He's certainly the brightest prospect in Serbian — arguably even post-Yugoslavian — cinema right now, and next faces a different sort of challenge in Dejan Zecevic's mainly English-speaking sci-fi horror The Rift alongside genre die-hard Ken Foree and Katarina Cas (The Wolf of Wall Street). Enclave, of course, has much loftier aims, as a well-intentioned attempt to recreate the atmosphere of a volatile juncture in 21st century Kosovo history.
German cinematographer Axel Schneppat subtly emphasizes the restricted perspectives that afflict everyone here — adults and children alike often have to peer through small apertures, and many interiors are bathed in shadowy gloom. The sad and serious mood is somewhat heavy-handedly underlined by a soundtrack that includes four compositions written by Eleni Karaindrou for Greek master Theo Angelopolous' The Weeping Meadow (2004) and UIysses' Gaze (1995).
Local audiences will immediately grasp the significance of the April 2004 time-frame — just a couple of weeks after the 'pogroms' which racked Kosovo in mid-March of that year, with violent reprisals enacted against the region's remaining Serbian population. The likelihood of further flare-ups evidently remains considerable. But when events do start to dangerously escalate in the picture's second half, the trigger is an incident — involving Nenad, Bashkim, a gun and the local Orthodox church's gleaming new bell — that's so convoluted, symbolic, abrupt and unlikely as to be borderline comical. A charitable interpretation would be to describe these developments as "fable-like."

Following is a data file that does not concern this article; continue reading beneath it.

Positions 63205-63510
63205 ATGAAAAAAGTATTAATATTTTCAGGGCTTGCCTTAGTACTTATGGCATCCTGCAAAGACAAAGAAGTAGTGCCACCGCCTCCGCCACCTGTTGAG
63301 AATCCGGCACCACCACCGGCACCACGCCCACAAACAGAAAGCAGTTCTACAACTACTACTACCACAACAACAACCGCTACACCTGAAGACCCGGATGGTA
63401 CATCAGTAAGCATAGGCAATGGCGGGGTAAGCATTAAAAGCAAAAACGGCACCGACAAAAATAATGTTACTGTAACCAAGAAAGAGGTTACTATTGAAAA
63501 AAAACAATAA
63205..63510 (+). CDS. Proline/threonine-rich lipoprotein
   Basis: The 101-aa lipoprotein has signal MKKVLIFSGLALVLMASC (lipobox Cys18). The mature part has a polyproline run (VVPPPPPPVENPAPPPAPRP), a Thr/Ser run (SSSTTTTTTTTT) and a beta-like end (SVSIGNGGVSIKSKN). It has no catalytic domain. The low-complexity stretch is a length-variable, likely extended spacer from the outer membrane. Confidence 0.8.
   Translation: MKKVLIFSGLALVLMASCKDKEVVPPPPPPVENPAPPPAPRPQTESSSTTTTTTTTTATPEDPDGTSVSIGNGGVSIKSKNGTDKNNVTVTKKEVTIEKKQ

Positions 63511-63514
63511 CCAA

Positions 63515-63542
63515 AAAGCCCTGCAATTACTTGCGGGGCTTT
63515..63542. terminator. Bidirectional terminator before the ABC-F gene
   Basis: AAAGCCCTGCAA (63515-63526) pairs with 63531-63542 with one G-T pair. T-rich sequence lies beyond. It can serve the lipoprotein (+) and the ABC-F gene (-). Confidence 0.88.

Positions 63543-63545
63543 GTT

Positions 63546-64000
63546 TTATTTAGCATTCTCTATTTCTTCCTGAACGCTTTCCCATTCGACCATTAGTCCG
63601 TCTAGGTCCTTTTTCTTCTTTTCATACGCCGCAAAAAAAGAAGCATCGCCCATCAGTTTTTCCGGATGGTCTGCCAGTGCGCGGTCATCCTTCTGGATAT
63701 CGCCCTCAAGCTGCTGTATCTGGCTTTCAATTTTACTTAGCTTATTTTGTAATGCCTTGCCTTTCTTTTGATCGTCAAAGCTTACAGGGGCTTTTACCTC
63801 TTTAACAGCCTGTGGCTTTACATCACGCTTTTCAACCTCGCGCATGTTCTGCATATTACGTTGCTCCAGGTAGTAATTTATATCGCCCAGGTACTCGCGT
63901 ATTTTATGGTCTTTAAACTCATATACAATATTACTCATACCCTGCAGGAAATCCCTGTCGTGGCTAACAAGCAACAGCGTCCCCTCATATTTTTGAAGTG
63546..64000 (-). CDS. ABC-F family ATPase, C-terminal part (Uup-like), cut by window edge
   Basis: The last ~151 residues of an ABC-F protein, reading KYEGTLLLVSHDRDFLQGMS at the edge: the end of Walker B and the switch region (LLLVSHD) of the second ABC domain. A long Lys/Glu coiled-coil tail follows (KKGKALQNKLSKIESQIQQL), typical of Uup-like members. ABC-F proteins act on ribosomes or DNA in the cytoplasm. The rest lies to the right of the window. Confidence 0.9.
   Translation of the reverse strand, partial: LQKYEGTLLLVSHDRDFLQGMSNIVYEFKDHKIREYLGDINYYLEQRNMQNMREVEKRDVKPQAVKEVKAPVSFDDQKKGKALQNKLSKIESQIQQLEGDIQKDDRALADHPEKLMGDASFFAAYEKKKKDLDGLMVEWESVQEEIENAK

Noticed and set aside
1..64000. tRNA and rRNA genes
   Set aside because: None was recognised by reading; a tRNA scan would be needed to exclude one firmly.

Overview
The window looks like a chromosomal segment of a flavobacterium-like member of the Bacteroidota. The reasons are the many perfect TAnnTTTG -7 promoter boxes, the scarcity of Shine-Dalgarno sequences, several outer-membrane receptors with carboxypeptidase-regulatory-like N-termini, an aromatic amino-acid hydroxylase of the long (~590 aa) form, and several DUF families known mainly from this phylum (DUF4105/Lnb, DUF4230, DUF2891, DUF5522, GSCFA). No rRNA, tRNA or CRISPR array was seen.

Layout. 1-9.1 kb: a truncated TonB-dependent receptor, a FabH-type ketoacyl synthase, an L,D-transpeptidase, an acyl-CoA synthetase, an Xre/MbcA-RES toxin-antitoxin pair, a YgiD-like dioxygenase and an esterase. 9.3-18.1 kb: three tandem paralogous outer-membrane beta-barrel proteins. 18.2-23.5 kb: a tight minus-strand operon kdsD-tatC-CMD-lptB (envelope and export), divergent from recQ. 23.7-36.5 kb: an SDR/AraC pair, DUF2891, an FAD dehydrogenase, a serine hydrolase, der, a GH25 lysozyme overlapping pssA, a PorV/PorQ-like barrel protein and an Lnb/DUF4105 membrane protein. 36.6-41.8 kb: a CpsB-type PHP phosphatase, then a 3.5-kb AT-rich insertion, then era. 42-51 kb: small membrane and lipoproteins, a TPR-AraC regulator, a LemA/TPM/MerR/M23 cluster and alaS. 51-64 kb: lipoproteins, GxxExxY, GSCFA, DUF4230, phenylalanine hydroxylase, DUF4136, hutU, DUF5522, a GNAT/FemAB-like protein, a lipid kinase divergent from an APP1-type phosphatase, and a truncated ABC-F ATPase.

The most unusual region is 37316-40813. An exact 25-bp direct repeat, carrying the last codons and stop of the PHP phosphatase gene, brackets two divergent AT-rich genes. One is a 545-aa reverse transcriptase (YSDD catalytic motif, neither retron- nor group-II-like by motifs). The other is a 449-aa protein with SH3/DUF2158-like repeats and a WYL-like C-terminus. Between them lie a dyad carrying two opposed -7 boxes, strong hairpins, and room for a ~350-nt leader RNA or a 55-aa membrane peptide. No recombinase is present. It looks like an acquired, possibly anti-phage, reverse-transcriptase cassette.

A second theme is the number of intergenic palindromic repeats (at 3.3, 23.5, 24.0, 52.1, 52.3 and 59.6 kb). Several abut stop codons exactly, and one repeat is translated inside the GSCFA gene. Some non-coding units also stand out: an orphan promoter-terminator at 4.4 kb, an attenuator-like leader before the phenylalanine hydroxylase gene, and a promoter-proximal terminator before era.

Coyly but frustratingly delaying the release of crucial information regarding the fate of a main character, Radovanovic — whose four previous full-length works include only one fictional feature, 2009's The Ambulance — then ill-advisedly adopts a cumbersome flash-forward/flash-back structure that concludes proceedings on a note of fizzly bathos. It's probably incorrect to lay much blame on editor Andrija Zafranovic, given his wealth of experience. His long filmography features three collaborations with Emir Kusturica including When Father Was Away On Business (1985), the film which provided Yugoslavia with her sixth (and, it turned out, final) Foreign Language Oscar nomination — from 23 submissions.
Production companies: Nama Filma, Sein + Hain, ZDF/Arte
Cast: Filip Subaric, Nebojsa Glogovac, Denis Muric, Miodrag Krivokapic, Anica Dobra, Meto Jovanovski
Director / Screenwriter: Goran Radovanovic
Producers: Nico Hain
Executive producers: Miroslav Mogorovic, Nico Hain
Cinematographer: Axel Schneppat
Production designer: Vladislav Lasic
Costume designer: Monika Gebauer
Editor: Andrija Zafranovic
Composers: Eleni Karaindrou, Irena Popovic
Casting: Boban Dedeic
Sales: Sein + Hain, Stuttgart
No Rating, 92 minutes